The Center also pointed out other fatal flaws in the draft regulations and urged state officials to replace the extraordinarily weak regulatory proposal with a simple prohibition on fracking.

Read more in the Center’s comment letter.

Saving Predators May Help Save Climate

Unarmored threespine sticklebackSure, predators regulate prey -- simply by eating them. But a new study shows that, at least in freshwater ecosystems, these food-chain top dogs are also key characters in curbing carbon pollution. In a project published in Nature Geoscience, when researchers removed all of two prime predators from certain streams and ponds, they found these ecosystems emit a lot more carbon dioxide than normal aquatic networks: 93 percent more.

In the water or on land, when you eliminate creatures that eat creatures that eat plant matter, plant-eaters proliferate while plants decline. Since plants absorb CO2, and CO2 emissions are a primary cause of global warming, this means predator loss could worsen the looming climate crisis.

And of course freshwater predators are already disappearing from their watery habitats, killed off by threats like pollution, development and drought -- which itself is a common result of climate change. Significantly, one of the two predators targeted in the new study was a fish called the threespine stickleback, whose subspecies the unarmored threespine stickleback has been on the endangered species list since 1970. The Center for Biological Diversity has long been defending this tiny, scaleless fish and fighting greenhouse gas emissions, doing our utmost to block frightening feedback loops driving climate change -- just like the one dooming predator-poor freshwater ecosystems.

Read more in Mother Jones.

BLM Pushes Destructive Plan in Arizona's Ironwood Forest

Cactus ferruginous pygmy owlsA new management plan for southern Arizona's Ironwood Forest National Monument leaves fragile deserts and endangered species vulnerable to off-road vehicle destruction and fails to protect wilderness values across 74 percent of the monument's wilderness-quality lands. All told, the Bureau of Land Management wants to open more than 100,000 acres to ORV use on 124 miles of designated motorized routes, all of which can destroy species like desert tortoises and damage the very archaeological sites the monument was created to protect.

The 129,000-acre Ironwood Forest National Monument was designated in 2000 by former President Bill Clinton. Its namesake ironwood tree is among the region's oldest-growing trees. Several endangered species live in the monument, including Nichols Turk's head cactuses, lesser long-nosed bats and cactus ferruginous pygmy owls. The monument's population of desert bighorn sheep is the last viable native population in the Tucson basin.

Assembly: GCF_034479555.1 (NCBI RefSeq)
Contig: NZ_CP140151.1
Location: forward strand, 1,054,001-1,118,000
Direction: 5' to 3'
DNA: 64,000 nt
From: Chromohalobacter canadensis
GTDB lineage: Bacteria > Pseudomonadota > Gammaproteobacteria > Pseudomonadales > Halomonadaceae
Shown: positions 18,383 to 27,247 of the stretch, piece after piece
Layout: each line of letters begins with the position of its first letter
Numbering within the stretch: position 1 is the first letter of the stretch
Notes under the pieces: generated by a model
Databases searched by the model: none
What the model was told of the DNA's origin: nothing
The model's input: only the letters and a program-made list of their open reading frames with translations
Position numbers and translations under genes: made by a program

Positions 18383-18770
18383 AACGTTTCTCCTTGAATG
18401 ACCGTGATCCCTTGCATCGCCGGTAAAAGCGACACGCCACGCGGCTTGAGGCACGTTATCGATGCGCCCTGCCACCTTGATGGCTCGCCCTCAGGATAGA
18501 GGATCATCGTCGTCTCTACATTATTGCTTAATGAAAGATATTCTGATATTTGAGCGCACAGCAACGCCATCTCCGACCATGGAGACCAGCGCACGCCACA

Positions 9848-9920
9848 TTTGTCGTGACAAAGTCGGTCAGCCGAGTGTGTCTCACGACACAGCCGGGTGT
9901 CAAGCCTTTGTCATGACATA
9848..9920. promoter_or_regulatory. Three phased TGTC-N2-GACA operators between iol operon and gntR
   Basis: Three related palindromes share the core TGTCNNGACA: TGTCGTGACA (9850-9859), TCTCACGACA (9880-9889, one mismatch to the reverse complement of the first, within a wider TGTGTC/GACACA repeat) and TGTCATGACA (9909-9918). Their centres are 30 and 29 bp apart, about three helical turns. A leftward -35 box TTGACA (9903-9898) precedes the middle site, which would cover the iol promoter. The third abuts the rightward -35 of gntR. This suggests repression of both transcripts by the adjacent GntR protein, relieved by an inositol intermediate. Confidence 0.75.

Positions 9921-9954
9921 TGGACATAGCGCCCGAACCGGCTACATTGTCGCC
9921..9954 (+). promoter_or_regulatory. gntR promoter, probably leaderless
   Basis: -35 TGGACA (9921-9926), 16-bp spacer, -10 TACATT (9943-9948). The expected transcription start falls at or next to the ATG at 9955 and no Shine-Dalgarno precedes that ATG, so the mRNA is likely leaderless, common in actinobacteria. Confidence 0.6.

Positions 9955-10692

Read more in our press release.

Rare Sea Turtle May Meet Extinction in 20 Years

Leatherback sea turtleBreaking -- and heartbreaking -- news about endangered leatherback sea turtles: If current declines continue, scientists said this week, their unique western Pacific population may completely die out in just two decades.

Leatherbacks are the world's largest turtles and champion swimmers and divers. These massive yet majestic creatures are federally protected everywhere they travel, from the Atlantic to the Pacific. But the western Pacific population, which feeds in West Coast waters, is the most endangered. An international study released Tuesday found that since 1984, nesting sea turtles have declined 5.9 percent per year at the last large nesting site in the entire Pacific, in Indonesia; in addition, at a site accounting for 75 percent of total leatherback nesting in the western Pacific, nests have fallen from 14,455 in 1984 to a frightening low of 1,532 in 2011.

The Center for Biological Diversity has been working for leatherbacks for more than a decade, last year finally earning them federally protected "critical habitat" -- more than 40,000 square miles -- of coastal waters off Washington, Oregon and California. But, says the Center's Catherine Kilduff: "This study is a grim warning that we're not doing enough to save leatherback sea turtles or their ocean home. The problems they face -- climate change, plastic pollution, fisheries that catch far more than fish -- are problems that threaten us, too. We need to act now."

Read more in The Huffington Post.

Wild & Weird: A Man and His Manatee -- Watch Video

Florida manateeAccording to Tea Party speaker and author Michael Coffman, government regulations that prohibit riding on the backs of Florida manatees bring us one step closer to, uh, fascism.

"There is nothing in the Constitution that allows the federal government to get into state rights' issues like riding the manatee," Coffman told John Stewart's The Daily Show, adding: "Today we can't ride a manatee, tomorrow we won't be able to open a business."

Should riding a gentle sea cow be considered a fundamental American freedom? Will jack-booted sea cow conservationists take away the homes of god-fearing citizens? We're betting against it. And hey -- manatees deserve freedom from tyranny too.

Check out Coffman's interview on The Daily Show.

Kierán Suckling
Executive Director

Photo credits: polar bears and bearded seal (c) Larry Master,; Florida panther courtesy Flickr/Mac Jewell; Border Patrol tracks in Cabeza Prieta National Wildlife Refuge courtesy Flickr/Michael Lusk; Pacific fisher courtesy Oregon Department of Fish and Wildlife; fracking rig by Rose Braz, Center for Biological Diversity; unarmored threespine stickleback courtesy Wikimedia Commons/Barrett Paul, USFWS; cactus ferruginous pygmy owls courtesy NPS; leatherback sea turtle by Scott R. Benson, NOAA; Florida manatee courtesy USFWS.